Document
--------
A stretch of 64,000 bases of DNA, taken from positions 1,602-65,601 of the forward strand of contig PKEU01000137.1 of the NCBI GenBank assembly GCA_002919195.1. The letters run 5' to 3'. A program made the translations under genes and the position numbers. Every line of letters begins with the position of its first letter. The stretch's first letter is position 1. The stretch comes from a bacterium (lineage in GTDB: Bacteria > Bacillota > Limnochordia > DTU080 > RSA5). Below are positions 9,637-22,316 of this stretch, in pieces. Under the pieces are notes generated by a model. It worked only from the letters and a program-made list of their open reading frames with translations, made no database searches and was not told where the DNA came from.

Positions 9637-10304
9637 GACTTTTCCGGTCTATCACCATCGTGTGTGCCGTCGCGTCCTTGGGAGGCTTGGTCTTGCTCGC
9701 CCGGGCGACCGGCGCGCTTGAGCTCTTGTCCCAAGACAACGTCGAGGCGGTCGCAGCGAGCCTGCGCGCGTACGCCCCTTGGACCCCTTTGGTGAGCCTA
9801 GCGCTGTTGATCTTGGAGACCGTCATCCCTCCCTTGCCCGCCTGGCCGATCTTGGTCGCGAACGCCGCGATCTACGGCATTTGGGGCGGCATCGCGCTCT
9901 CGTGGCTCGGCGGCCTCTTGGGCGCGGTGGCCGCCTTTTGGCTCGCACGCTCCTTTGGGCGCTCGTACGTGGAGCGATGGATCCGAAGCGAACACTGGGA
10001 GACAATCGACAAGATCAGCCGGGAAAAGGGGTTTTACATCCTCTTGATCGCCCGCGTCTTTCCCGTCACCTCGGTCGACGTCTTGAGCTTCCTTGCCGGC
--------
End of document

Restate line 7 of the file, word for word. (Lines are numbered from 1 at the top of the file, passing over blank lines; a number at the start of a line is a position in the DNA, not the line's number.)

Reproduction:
10001 GACAATCGACAAGATCAGCCGGGAAAAGGGGTTTTACATCCTCTTGATCGCCCGCGTCTTTCCCGTCACCTCGGTCGACGTCTTGAGCTTCCTTGCCGGC